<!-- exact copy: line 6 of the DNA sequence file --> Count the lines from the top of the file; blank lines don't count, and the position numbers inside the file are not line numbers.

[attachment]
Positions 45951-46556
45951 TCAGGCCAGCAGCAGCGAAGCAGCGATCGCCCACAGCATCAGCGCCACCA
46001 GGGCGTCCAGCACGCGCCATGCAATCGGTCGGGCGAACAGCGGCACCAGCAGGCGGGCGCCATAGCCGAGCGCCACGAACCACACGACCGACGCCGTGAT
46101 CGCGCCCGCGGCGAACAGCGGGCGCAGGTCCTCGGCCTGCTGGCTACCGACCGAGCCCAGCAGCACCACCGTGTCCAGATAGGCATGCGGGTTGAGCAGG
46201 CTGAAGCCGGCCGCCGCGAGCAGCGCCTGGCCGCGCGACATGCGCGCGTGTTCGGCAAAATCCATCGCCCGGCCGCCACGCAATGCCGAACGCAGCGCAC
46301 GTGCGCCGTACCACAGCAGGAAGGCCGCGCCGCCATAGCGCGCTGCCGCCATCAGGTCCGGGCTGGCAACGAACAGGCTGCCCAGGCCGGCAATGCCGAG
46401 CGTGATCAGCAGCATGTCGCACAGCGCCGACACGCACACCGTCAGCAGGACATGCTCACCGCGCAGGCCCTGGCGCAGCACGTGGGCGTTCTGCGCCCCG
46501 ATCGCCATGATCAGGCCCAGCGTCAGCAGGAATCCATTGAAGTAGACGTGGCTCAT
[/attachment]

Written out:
46301 GTGCGCCGTACCACAGCAGGAAGGCCGCGCCGCCATAGCGCGCTGCCGCCATCAGGTCCGGGCTGGCAACGAACAGGCTGCCCAGGCCGGCAATGCCGAG